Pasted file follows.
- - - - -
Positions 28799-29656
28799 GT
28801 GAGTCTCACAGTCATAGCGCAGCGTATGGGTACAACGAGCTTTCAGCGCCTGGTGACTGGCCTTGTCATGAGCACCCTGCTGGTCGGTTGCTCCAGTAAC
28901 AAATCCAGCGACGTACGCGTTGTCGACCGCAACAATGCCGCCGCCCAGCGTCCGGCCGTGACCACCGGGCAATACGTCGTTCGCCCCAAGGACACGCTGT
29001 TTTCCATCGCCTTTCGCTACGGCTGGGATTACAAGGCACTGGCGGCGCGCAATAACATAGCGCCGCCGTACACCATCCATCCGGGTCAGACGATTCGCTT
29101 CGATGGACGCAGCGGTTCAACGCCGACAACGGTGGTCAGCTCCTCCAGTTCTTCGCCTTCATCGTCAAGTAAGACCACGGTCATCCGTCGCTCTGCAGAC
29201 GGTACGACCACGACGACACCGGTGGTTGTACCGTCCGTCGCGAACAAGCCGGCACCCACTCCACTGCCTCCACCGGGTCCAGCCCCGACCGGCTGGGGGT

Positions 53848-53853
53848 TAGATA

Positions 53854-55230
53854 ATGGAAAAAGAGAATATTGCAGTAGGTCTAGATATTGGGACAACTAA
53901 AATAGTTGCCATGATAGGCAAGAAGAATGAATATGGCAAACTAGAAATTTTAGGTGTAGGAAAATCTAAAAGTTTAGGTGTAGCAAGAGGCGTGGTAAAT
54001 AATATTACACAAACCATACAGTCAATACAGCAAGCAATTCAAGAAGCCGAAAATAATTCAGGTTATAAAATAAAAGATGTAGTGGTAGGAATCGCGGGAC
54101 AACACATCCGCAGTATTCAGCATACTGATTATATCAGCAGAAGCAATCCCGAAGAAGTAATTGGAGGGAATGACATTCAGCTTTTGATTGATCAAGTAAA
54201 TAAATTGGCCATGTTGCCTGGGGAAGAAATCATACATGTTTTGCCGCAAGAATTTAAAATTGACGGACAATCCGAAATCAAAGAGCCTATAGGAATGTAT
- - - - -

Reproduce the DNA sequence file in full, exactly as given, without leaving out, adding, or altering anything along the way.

Positions 28799-29656
28799 GT
28801 GAGTCTCACAGTCATAGCGCAGCGTATGGGTACAACGAGCTTTCAGCGCCTGGTGACTGGCCTTGTCATGAGCACCCTGCTGGTCGGTTGCTCCAGTAAC
28901 AAATCCAGCGACGTACGCGTTGTCGACCGCAACAATGCCGCCGCCCAGCGTCCGGCCGTGACCACCGGGCAATACGTCGTTCGCCCCAAGGACACGCTGT
29001 TTTCCATCGCCTTTCGCTACGGCTGGGATTACAAGGCACTGGCGGCGCGCAATAACATAGCGCCGCCGTACACCATCCATCCGGGTCAGACGATTCGCTT
29101 CGATGGACGCAGCGGTTCAACGCCGACAACGGTGGTCAGCTCCTCCAGTTCTTCGCCTTCATCGTCAAGTAAGACCACGGTCATCCGTCGCTCTGCAGAC
29201 GGTACGACCACGACGACACCGGTGGTTGTACCGTCCGTCGCGAACAAGCCGGCACCCACTCCACTGCCTCCACCGGGTCCAGCCCCGACCGGCTGGGGGT

Positions 53848-53853
53848 TAGATA

Positions 53854-55230
53854 ATGGAAAAAGAGAATATTGCAGTAGGTCTAGATATTGGGACAACTAA
53901 AATAGTTGCCATGATAGGCAAGAAGAATGAATATGGCAAACTAGAAATTTTAGGTGTAGGAAAATCTAAAAGTTTAGGTGTAGCAAGAGGCGTGGTAAAT
54001 AATATTACACAAACCATACAGTCAATACAGCAAGCAATTCAAGAAGCCGAAAATAATTCAGGTTATAAAATAAAAGATGTAGTGGTAGGAATCGCGGGAC
54101 AACACATCCGCAGTATTCAGCATACTGATTATATCAGCAGAAGCAATCCCGAAGAAGTAATTGGAGGGAATGACATTCAGCTTTTGATTGATCAAGTAAA
54201 TAAATTGGCCATGTTGCCTGGGGAAGAAATCATACATGTTTTGCCGCAAGAATTTAAAATTGACGGACAATCCGAAATCAAAGAGCCTATAGGAATGTAT